|Authors||Griggs TF, Bochkov YA, Basnet S, Pasic TR, Brockman-Schneider RA, Palmenberg AC, Gern JE|
|Journal||Respir. Res. Volume: 18 Issue: 1 Pages: 84|
|Publish Date||2017 May 04|
The Rhinovirus C (RV-C), first identified in 2006, produce high symptom burdens in children and asthmatics, however, their primary target host cell in the airways remains unknown. Our primary hypotheses were that RV-C target ciliated airway epithelial cells (AECs), and that cell specificity is determined by restricted and high expression of the only known RV-C cell-entry factor, cadherin related family member 3 (CDHR3).RV-C15 (C15) infection in differentiated human bronchial epithelial cell (HBEC) cultures was assessed using immunofluorescent and time-lapse epifluorescent imaging. Morphology of C15-infected differentiated AECs was assessed by immunohistochemistry.C15 produced a scattered pattern of infection, and infected cells were shed from the epithelium. The percentage of cells infected with C15 varied from 1.4 to 14.7% depending on cell culture conditions. Infected cells had increased staining for markers of ciliated cells (acetylated-alpha-tubulin [aat], p < 0.001) but not markers of goblet cells (wheat germ agglutinin or Muc5AC, p = ns). CDHR3 expression was increased on ciliated epithelial cells, but not other epithelial cells (p < 0.01). C15 infection caused a 27.4% reduction of ciliated cells expressing CDHR3 (p < 0.01). During differentiation of AECs, CDHR3 expression progressively increased and correlated with both RV-C binding and replication.The RV-C only replicate in ciliated AECs in vitro, leading to infected cell shedding. CDHR3 expression positively correlates with RV-C binding and replication, and is largely confined to ciliated AECs. Our data imply that factors regulating differentiation and CDHR3 production may be important determinants of RV-C illness severity.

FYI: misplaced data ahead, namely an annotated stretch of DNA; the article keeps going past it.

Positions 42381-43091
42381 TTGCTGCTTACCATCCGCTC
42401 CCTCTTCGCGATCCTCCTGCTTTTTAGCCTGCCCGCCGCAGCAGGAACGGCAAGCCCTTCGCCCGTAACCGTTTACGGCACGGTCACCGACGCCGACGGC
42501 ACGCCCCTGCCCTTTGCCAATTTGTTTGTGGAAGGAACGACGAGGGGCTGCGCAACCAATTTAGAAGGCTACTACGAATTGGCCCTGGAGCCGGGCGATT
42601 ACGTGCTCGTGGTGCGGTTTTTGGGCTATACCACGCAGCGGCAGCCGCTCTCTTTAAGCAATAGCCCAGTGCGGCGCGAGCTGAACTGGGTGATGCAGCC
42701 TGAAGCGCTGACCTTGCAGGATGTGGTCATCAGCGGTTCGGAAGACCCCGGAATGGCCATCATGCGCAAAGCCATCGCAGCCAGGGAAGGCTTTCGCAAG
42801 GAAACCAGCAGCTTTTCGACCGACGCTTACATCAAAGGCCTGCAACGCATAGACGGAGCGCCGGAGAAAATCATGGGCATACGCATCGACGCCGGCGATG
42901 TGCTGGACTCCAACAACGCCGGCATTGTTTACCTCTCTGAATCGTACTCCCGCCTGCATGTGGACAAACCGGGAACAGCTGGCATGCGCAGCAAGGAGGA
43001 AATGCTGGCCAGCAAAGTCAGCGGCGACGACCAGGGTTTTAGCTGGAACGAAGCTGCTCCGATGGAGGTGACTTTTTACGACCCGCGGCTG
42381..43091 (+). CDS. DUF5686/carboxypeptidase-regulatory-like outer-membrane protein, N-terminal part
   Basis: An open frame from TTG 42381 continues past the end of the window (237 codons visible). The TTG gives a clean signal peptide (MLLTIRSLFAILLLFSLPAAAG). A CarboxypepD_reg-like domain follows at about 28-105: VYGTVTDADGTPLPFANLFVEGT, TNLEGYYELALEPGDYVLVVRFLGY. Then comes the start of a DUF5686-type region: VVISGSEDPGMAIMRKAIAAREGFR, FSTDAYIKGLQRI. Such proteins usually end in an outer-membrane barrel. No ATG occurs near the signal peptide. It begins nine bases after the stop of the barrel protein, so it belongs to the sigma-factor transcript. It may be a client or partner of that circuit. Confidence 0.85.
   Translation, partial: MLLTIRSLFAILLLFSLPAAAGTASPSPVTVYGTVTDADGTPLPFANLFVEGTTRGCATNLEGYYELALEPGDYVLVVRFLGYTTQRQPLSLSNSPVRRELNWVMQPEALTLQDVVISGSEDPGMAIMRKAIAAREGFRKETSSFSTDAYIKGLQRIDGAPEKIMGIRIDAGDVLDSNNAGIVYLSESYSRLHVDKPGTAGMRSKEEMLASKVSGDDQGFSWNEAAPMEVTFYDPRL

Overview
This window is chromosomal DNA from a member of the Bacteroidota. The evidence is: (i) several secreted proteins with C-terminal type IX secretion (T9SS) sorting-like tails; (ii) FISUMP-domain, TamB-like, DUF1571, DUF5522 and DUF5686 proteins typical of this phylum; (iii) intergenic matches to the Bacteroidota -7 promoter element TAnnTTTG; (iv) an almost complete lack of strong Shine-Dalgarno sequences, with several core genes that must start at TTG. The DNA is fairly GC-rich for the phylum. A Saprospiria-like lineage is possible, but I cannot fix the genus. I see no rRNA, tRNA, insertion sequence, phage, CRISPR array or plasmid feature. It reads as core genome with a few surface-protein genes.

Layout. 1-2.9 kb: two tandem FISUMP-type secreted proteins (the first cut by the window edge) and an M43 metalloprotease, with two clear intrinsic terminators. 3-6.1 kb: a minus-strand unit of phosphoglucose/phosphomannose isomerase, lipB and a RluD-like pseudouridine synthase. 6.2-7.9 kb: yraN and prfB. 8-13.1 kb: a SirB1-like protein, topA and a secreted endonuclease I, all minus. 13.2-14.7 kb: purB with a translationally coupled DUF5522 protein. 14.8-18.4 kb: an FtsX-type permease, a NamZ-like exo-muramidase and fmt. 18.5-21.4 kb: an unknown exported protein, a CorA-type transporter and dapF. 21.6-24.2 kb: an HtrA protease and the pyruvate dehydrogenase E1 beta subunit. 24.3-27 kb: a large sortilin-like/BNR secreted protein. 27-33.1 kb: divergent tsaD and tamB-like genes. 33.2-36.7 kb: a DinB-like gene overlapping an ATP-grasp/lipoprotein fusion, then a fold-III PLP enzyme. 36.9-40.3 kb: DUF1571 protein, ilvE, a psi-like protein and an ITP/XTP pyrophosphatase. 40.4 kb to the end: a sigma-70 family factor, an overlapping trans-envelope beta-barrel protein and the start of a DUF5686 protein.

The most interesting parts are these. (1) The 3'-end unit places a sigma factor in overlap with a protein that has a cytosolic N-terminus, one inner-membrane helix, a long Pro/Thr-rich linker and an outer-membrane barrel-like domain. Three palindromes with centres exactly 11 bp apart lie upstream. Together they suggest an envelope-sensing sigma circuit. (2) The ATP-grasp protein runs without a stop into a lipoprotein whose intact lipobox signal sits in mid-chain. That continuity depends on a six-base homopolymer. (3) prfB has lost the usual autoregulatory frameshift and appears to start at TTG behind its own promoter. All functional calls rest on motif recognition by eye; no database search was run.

|Full Text||Full text available on PubMed Central|